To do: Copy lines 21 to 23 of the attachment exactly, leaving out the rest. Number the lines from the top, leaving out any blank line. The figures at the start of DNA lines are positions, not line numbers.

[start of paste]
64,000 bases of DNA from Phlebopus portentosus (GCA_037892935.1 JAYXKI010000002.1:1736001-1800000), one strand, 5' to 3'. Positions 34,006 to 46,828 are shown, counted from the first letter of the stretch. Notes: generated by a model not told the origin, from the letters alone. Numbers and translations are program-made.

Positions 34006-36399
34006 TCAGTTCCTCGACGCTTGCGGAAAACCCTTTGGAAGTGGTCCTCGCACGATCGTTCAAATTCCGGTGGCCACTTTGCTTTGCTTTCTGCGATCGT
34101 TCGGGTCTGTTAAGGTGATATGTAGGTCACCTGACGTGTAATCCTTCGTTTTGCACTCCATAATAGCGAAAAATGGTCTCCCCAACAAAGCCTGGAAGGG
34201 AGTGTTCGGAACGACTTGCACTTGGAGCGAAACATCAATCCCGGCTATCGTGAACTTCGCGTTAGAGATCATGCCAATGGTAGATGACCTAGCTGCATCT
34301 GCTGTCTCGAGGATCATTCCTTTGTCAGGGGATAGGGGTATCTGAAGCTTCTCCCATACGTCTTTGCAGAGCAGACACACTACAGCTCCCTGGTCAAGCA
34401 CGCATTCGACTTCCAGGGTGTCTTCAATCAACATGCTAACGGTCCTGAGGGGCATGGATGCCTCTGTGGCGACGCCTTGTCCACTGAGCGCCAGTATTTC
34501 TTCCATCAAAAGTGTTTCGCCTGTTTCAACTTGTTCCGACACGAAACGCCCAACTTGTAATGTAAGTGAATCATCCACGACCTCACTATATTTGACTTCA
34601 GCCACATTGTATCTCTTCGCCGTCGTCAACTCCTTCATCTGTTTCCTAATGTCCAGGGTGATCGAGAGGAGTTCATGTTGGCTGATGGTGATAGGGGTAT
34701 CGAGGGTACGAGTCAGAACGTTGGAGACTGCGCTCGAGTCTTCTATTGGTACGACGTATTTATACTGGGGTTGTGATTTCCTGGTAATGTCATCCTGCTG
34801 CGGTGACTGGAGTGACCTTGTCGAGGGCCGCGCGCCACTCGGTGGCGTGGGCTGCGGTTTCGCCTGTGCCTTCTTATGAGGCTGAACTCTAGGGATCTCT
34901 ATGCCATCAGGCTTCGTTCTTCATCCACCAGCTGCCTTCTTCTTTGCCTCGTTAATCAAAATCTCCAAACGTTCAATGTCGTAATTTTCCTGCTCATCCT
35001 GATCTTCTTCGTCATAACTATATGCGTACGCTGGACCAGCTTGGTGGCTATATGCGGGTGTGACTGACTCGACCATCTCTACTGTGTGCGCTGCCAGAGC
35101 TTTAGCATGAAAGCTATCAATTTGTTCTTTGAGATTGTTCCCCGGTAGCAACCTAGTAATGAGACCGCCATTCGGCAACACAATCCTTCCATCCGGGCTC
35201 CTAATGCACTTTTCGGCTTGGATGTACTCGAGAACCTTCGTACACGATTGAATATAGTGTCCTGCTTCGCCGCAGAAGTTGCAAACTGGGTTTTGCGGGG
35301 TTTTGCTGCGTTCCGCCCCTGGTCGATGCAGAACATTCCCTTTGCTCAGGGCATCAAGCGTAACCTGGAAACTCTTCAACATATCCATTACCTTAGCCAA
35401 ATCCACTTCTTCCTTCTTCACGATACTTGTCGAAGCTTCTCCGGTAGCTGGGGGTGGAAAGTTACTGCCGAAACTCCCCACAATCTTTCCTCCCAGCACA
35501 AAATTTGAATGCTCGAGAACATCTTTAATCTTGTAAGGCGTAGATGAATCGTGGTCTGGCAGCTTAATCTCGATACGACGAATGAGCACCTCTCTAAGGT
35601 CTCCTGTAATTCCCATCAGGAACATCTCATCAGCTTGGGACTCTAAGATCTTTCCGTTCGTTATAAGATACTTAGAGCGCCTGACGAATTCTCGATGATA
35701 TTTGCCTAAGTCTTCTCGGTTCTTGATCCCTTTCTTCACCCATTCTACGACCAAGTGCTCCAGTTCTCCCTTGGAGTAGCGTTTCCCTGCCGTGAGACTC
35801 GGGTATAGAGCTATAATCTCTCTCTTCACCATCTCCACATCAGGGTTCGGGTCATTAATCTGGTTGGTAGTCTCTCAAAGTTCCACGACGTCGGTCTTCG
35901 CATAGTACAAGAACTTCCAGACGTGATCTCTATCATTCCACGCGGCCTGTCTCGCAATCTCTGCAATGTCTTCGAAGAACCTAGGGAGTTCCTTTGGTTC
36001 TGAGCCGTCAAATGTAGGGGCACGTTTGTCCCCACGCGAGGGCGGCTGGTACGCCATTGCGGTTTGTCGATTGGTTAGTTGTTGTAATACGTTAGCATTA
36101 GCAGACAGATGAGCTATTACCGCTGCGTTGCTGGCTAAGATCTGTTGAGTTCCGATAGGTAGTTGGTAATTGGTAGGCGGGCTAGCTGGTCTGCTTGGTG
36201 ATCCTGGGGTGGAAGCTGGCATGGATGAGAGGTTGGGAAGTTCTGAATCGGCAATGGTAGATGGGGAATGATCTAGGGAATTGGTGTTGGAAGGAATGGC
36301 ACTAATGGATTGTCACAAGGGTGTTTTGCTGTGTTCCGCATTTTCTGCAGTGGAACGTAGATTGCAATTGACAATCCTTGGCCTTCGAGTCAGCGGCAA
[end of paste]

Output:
35801 GGGTATAGAGCTATAATCTCTCTCTTCACCATCTCCACATCAGGGTTCGGGTCATTAATCTGGTTGGTAGTCTCTCAAAGTTCCACGACGTCGGTCTTCG
35901 CATAGTACAAGAACTTCCAGACGTGATCTCTATCATTCCACGCGGCCTGTCTCGCAATCTCTGCAATGTCTTCGAAGAACCTAGGGAGTTCCTTTGGTTC
36001 TGAGCCGTCAAATGTAGGGGCACGTTTGTCCCCACGCGAGGGCGGCTGGTACGCCATTGCGGTTTGTCGATTGGTTAGTTGTTGTAATACGTTAGCATTA